BrdU Labeling

Cell proliferation assays were performed using a BrdU ELISA Kit (Roche) as we described previously (Tian et al., 2017). Briefly, P1 BMSCs in cell sheet at Days 1, 4, and 7 were first exposed to BrdU labeling reagent for 6 h, and then incubated with FixDenat buffer for 30 min. After reaction with anti-BrdU-POD working solution, absorbance values were measured by a multi-mode microplate reader (BioTek Instruments) at 450 nm.

ELISA Assays

Human IFNγ, IL-1β, and TNF-α sandwich ELISA kit from Abcam was used to determine the amount of IFNγ, IL-1β, and TNF-α in the BMSCs at cell sheet cultures as per the manufacturer’s instructions.

β-Galactosidase Staining

Senescent cells were stained by using a Senescence Detection Kit (Cell Signaling Technology, Boston, MA) as described before (Zoico et al., 2019). Briefly, cell sheets cultured in a 6-well plate were first fixed with 1ml fixative solution for 10min at room temperature and 1ml of β-Galactosidase Staining Solution was added to the plate and incubated for 5h at 37°C protected from light. Cells were then counterstained with ready-to-use nuclear fast for 40s. Cells were photographed using an EVOS phase-contrast microscope (Advanced Microscopy Group, Bothell, WA). The percentage of β-gal positive cells was determined by counting positive and total cells in 5 randomly selected fields of view.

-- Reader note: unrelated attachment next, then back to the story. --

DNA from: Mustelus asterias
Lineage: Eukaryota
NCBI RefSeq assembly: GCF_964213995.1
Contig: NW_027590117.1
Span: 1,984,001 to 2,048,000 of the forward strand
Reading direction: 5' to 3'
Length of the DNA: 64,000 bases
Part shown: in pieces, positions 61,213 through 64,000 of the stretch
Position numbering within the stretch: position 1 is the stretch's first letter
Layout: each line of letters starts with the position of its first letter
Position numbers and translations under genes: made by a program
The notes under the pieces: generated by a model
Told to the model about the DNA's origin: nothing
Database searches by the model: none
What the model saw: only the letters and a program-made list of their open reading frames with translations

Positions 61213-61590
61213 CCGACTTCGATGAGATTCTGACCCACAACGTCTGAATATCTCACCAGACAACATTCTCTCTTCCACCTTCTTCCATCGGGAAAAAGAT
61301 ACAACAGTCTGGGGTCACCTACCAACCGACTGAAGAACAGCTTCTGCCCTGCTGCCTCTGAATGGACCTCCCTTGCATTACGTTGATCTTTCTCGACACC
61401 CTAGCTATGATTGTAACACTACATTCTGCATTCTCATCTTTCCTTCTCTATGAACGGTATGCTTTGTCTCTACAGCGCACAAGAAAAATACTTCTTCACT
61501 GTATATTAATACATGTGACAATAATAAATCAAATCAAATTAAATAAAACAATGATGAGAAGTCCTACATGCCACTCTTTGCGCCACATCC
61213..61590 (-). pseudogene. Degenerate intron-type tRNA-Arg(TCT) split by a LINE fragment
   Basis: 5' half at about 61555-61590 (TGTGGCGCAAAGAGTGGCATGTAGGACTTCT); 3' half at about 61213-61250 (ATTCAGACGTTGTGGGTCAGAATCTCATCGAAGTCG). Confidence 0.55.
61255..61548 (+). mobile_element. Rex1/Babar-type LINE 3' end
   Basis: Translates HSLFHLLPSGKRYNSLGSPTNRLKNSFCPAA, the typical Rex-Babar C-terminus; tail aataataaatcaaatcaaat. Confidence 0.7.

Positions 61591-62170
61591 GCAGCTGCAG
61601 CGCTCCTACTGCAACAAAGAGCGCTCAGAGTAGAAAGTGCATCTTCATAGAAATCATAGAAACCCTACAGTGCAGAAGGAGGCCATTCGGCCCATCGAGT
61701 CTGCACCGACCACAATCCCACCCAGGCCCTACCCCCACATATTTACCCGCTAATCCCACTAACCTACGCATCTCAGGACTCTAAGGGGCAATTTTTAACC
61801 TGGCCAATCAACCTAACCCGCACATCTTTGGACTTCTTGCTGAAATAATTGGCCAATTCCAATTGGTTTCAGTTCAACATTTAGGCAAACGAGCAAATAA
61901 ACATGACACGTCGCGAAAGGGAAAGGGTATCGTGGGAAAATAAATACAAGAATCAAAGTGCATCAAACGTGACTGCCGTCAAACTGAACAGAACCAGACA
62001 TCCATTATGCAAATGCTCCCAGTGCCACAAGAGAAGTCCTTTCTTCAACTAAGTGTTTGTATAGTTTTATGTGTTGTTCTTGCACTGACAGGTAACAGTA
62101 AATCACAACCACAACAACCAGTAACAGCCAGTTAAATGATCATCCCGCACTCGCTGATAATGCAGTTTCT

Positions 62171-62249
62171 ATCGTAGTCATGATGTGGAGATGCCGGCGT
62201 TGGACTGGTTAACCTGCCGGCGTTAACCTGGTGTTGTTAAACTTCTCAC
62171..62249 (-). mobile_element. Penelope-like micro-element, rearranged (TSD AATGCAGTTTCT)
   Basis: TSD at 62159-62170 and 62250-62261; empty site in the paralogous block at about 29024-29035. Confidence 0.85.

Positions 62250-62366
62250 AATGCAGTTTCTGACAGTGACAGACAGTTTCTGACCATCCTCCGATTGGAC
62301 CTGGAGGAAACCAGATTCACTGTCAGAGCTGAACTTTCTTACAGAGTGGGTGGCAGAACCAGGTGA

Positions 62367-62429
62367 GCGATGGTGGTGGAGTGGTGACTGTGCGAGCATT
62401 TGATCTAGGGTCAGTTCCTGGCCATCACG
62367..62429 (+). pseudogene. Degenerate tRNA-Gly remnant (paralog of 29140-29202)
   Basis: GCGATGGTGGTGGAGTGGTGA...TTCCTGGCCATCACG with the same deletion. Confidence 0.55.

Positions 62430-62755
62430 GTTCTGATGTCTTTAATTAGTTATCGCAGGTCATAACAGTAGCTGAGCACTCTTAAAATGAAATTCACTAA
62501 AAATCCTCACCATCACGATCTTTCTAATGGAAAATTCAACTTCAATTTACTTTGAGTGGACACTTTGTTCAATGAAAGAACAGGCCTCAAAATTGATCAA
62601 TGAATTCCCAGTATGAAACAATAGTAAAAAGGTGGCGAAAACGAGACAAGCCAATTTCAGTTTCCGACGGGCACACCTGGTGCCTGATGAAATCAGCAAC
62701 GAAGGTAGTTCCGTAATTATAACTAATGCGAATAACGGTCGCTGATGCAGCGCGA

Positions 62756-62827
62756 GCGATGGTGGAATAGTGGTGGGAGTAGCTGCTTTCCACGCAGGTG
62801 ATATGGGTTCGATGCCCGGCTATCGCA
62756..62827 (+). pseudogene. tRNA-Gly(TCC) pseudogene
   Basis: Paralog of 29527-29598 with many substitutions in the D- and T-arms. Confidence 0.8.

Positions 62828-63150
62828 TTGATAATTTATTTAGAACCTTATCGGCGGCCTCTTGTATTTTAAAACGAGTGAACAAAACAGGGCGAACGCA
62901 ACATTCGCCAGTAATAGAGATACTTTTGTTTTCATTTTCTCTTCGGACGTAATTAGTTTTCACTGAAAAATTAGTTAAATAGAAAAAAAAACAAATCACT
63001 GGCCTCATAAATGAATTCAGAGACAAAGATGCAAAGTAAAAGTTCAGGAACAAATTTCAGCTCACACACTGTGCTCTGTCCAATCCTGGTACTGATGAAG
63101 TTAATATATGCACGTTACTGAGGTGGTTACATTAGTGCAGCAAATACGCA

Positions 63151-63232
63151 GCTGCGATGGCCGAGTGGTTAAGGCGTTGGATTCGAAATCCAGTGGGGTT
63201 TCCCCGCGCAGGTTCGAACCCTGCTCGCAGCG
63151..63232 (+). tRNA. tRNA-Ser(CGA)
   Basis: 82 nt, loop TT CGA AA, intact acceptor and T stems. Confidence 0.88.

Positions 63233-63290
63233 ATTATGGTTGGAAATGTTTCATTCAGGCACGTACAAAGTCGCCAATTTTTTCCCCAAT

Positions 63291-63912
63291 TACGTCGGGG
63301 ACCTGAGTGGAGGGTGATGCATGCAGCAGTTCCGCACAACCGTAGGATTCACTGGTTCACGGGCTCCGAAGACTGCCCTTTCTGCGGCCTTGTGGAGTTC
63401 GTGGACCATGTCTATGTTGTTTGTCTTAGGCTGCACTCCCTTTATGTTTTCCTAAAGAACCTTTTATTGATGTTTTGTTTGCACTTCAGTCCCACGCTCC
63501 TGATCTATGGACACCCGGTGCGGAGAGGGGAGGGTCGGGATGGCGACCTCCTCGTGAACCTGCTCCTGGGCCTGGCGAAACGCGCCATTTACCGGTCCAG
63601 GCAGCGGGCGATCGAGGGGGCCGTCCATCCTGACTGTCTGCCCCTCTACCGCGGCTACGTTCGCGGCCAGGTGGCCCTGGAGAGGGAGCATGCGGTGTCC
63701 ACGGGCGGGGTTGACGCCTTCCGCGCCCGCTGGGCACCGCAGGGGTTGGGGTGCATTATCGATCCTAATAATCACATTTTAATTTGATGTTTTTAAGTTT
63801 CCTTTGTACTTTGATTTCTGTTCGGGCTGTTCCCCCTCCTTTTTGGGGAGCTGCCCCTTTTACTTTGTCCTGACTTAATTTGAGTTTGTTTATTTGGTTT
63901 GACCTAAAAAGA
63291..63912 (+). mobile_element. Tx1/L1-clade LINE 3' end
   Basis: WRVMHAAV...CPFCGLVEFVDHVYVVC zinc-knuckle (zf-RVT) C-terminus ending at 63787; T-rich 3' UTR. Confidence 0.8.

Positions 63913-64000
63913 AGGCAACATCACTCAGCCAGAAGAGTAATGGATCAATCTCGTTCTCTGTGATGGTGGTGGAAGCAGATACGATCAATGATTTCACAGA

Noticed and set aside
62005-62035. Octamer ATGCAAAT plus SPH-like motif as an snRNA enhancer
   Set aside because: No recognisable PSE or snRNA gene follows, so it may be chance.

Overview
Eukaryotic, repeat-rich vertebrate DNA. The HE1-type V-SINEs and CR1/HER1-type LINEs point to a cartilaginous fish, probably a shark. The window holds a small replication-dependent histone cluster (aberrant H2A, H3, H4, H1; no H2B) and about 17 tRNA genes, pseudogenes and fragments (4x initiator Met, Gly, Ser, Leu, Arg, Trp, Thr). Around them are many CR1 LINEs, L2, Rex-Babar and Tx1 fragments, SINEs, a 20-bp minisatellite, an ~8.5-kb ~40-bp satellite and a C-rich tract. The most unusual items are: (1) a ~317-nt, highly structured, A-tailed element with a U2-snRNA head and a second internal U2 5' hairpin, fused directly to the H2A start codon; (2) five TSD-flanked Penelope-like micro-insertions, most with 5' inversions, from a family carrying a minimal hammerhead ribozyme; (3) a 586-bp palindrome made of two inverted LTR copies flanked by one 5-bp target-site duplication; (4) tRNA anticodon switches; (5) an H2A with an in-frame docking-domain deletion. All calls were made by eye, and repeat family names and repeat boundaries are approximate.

Analysis of Apoptotic Cells

The cell apoptosis was detected by the Annexin V FITC apoptosis detection kit (BD Biosciences, San Jose, CA, United States) as we described previously (Xu et al., 2018). Briefly, on Days 1, 4, and 7 after cell sheet culture, the cells were washed with PBS and trypsinized. After centrifugation and washing, the cells were fixed in cold 70% ethanol and stained with propidium iodide (PI) and FITC Annexin V. The cell apoptosis percentage was analyzed by a flow cytometry machine. All the data were analyzed using FlowJo software (Tree Star).